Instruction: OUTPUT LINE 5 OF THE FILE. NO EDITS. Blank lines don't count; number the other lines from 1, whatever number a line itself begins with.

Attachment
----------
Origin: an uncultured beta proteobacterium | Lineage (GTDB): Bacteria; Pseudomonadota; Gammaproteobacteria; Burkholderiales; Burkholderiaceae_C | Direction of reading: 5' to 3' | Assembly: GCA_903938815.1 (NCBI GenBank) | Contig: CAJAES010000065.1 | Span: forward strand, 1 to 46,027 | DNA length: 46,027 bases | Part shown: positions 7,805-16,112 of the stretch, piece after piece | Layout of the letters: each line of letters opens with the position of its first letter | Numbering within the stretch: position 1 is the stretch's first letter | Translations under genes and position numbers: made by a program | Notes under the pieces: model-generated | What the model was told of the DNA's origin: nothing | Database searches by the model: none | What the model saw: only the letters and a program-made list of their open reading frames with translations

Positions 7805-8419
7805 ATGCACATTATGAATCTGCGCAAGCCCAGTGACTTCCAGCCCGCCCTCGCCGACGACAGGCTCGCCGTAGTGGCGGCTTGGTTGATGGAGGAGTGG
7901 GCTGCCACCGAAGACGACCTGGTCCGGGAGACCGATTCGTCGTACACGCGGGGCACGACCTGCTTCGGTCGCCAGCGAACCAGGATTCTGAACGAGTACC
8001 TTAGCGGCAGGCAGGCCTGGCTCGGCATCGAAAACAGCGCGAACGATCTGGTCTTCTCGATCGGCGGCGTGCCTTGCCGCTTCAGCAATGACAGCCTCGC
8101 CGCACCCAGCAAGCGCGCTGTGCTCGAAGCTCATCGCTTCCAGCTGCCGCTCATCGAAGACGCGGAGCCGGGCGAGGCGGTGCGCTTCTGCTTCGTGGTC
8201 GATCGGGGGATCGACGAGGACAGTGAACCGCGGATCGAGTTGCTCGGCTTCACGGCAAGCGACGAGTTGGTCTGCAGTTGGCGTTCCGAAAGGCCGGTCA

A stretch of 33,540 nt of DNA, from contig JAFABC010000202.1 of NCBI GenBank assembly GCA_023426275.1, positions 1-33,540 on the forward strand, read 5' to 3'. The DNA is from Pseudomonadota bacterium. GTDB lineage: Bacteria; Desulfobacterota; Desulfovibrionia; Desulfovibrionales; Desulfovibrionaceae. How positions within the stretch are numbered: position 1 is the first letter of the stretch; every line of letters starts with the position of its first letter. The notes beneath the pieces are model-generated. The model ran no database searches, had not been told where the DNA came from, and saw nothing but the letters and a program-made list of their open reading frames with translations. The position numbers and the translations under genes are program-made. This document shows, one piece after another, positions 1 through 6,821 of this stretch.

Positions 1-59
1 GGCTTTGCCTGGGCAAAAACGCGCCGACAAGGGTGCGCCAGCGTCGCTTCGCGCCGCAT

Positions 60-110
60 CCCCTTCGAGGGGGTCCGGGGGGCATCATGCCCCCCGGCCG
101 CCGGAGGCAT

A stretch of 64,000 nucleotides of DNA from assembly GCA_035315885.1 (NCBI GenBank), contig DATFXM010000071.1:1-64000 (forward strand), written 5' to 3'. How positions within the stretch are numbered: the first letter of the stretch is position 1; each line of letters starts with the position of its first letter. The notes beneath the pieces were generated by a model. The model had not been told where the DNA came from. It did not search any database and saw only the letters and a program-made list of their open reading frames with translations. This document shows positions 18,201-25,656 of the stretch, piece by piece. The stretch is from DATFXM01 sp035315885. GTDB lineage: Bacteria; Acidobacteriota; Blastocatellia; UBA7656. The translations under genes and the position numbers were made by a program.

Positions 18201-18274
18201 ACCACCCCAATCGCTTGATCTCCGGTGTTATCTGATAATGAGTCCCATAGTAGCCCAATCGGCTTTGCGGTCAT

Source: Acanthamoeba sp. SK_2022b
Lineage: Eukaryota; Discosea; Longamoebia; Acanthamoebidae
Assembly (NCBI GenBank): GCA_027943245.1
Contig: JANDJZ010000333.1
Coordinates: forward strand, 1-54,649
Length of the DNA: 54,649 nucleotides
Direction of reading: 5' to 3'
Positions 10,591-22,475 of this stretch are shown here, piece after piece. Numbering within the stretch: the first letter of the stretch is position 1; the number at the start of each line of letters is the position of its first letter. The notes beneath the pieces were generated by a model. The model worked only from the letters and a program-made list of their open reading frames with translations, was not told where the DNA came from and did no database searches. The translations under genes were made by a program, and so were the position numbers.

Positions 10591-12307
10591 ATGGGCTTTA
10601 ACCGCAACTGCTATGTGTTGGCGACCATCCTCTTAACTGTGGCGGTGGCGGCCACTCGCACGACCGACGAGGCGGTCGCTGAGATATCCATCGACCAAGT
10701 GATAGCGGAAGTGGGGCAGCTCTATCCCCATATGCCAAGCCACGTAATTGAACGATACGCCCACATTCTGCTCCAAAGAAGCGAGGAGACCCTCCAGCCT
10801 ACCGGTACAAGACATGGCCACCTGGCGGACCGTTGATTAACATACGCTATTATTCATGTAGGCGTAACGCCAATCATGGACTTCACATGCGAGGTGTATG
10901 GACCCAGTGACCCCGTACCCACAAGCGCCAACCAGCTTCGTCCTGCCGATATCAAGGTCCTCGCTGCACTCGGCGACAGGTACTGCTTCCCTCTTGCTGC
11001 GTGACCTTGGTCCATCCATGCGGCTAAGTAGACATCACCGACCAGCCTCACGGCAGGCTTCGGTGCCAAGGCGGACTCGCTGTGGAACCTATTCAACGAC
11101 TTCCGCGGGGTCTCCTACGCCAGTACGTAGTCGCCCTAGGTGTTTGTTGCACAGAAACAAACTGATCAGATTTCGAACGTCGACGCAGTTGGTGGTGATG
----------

8001 TTAGCGGCAGGCAGGCCTGGCTCGGCATCGAAAACAGCGCGAACGATCTGGTCTTCTCGATCGGCGGCGTGCCTTGCCGCTTCAGCAATGACAGCCTCGC